“What Happened to the Idea of World Government?”

September 28, 2009 by cgsstlouischapter

   One of the most important developments of the past year with regard to world federalism was the February 16, 2009 Presidential Address of Thomas G. Weiss to the 50th Convention of the prestigious International Studies Association in New York City.  The text of the lecture was also published in INTERNATIONAL STUDIES QUARTERLY, 53: No. 2 (June 2009), 253-271.  The text of the speech is at http://docs.google.com/gview?a=v&q=cache:gss0YvUgz6QJ:isanet.ccit.arizona.ed.
Another article by Weiss titled “Toward a Third Generation of International Institutions:  Obama’s UN Policy” appeared in THE WASHINGTON QUARTERLY for July 2009 and can be downloaded at http://www.twq.com/09july/docs/09jul_Weiss.pdf.
   Here are a few short excerpts from Weiss’s speech which are of special interest to Citizens for Global Solutions and other world federalists.
 
  Will it take a calamity on the scale of World War Two to demonstrate the abject poverty of our current thinking? Is such a disaster required to catalyze a transformation of the current feeble system of what many of us now call “global governance”–the patchwork of formal and informal arrangements among states, international agencies, and public-private partnerships–into something
with at least some of the attributes of a world government?  . . . .  My purpose this evening is to trace what has happened to the idea of a world government . . . .
   When interdependence was less and actors were fewer and states could actually solve or attenuate most international problems, the idea of a world government was not far from the mainstream. Paradoxically, now when states visibly cannot address a growing number of threats from WMDs to climate change, from terrorism to the current financial crisis, world government is unimaginable.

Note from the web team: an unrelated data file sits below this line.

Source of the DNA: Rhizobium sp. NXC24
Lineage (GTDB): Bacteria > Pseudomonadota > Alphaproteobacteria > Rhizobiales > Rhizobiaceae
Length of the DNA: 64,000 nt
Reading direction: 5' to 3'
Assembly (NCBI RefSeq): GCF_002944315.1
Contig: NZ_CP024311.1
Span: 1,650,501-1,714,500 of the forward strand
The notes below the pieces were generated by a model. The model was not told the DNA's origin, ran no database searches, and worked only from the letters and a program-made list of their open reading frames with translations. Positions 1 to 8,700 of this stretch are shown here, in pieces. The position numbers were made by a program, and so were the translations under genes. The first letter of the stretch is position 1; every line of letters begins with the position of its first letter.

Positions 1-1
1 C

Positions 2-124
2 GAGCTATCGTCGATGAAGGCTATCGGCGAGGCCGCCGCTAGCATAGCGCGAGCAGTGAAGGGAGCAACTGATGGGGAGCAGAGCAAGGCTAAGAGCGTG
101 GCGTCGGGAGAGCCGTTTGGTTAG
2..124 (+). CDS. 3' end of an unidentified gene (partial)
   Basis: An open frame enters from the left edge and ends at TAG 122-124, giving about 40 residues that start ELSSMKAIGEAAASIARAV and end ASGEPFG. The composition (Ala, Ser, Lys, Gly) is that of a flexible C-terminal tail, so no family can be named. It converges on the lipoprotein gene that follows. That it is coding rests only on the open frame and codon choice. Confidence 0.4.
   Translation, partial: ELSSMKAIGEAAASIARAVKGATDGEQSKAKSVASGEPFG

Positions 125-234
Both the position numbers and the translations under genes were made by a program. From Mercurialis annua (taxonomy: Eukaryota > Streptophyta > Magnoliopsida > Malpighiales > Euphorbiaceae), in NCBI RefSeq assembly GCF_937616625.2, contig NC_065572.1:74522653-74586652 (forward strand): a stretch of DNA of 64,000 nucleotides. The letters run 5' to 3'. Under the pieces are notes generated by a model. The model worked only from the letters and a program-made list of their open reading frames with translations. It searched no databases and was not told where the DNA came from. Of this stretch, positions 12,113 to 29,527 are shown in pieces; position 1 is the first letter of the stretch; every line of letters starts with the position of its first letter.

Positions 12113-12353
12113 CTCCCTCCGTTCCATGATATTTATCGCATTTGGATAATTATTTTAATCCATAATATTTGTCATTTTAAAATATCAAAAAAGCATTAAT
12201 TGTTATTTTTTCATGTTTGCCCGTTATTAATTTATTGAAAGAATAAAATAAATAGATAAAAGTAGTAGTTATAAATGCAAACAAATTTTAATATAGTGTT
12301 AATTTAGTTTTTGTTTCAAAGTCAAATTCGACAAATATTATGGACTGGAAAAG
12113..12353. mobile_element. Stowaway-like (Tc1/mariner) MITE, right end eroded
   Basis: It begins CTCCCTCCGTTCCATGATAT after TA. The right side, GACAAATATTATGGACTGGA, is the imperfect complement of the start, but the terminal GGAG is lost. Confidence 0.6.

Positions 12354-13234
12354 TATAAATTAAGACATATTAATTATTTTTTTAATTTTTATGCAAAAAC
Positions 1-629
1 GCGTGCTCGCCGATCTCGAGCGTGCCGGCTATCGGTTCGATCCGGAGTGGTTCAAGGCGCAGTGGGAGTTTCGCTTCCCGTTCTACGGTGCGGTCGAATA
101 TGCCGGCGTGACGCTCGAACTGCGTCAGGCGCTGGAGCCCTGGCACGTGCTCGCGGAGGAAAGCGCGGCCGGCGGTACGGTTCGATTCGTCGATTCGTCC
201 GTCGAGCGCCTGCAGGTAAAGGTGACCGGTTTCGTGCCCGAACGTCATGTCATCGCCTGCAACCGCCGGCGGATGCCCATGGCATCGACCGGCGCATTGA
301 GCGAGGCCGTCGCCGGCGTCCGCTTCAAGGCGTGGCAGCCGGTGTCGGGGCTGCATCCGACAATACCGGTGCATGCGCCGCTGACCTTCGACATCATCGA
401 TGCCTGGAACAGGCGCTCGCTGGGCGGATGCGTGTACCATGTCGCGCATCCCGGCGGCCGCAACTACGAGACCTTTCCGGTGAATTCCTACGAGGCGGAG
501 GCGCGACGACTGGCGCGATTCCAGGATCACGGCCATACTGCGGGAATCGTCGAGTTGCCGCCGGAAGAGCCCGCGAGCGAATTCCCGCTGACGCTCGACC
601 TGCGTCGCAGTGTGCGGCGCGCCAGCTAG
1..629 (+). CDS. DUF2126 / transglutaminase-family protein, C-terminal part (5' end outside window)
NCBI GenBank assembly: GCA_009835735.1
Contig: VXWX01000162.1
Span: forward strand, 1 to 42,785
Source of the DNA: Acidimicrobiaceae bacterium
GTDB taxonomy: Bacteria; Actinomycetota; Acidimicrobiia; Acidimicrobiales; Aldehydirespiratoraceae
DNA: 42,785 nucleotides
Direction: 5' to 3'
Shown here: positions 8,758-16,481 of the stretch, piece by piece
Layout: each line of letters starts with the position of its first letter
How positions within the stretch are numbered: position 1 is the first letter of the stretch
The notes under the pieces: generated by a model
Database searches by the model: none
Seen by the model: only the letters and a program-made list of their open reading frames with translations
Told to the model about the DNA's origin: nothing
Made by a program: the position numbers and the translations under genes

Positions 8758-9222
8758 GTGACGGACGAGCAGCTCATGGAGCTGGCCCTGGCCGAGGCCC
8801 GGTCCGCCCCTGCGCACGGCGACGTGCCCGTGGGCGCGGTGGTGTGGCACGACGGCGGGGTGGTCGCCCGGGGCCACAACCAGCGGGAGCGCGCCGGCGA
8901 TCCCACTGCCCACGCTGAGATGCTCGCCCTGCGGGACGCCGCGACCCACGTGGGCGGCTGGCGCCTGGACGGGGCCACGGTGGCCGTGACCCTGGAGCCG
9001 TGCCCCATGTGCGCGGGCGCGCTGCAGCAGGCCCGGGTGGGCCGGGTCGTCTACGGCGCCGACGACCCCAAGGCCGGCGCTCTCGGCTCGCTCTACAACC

Global Governance
   It is most useful to think of global governance at any moment as reflecting the capacity of the international system to provide government-like services in the absence of a world government.
   However, applying the notion of “governance” to the planet is fundamentally misleading. It captures the gamut of interdependent relations in the absence of any overarching political authority and with institutions that exert little or no effective control. Quite a distinction exists, then, between the national and international species of governance. Within a country, we have governance plus
government which, whatever its shortcomings in Mexico or the United States, usually and predictably ensures effective authority and control. At the international level, governance is the whole story. We have governance minus government, which means virtually no capacity to ensure compliance with collective decisions.

  What Happened to the Idea of World Government?
  Amazingly, it once was a staple of informed debate-and as hard as it is to believe, this tendency was especially pronounced in the United States.    Could there really once have been a sizable group of prominent Americans from every walk of life, including politicians who passed resolutions in 30 of 48 state legislatures, who supported pooling American sovereignty with that of other countries?  One now requires unknown powers of imagination to envision a Washington, DC, where the idea of world government was a staple of public policy analysis. Yet 60 years ago, a 1949 sense of Congress resolution argued for “a fundamental objective of the foreign policy of the United States to support and strengthen the United Nations and to seek its development into a world federation.”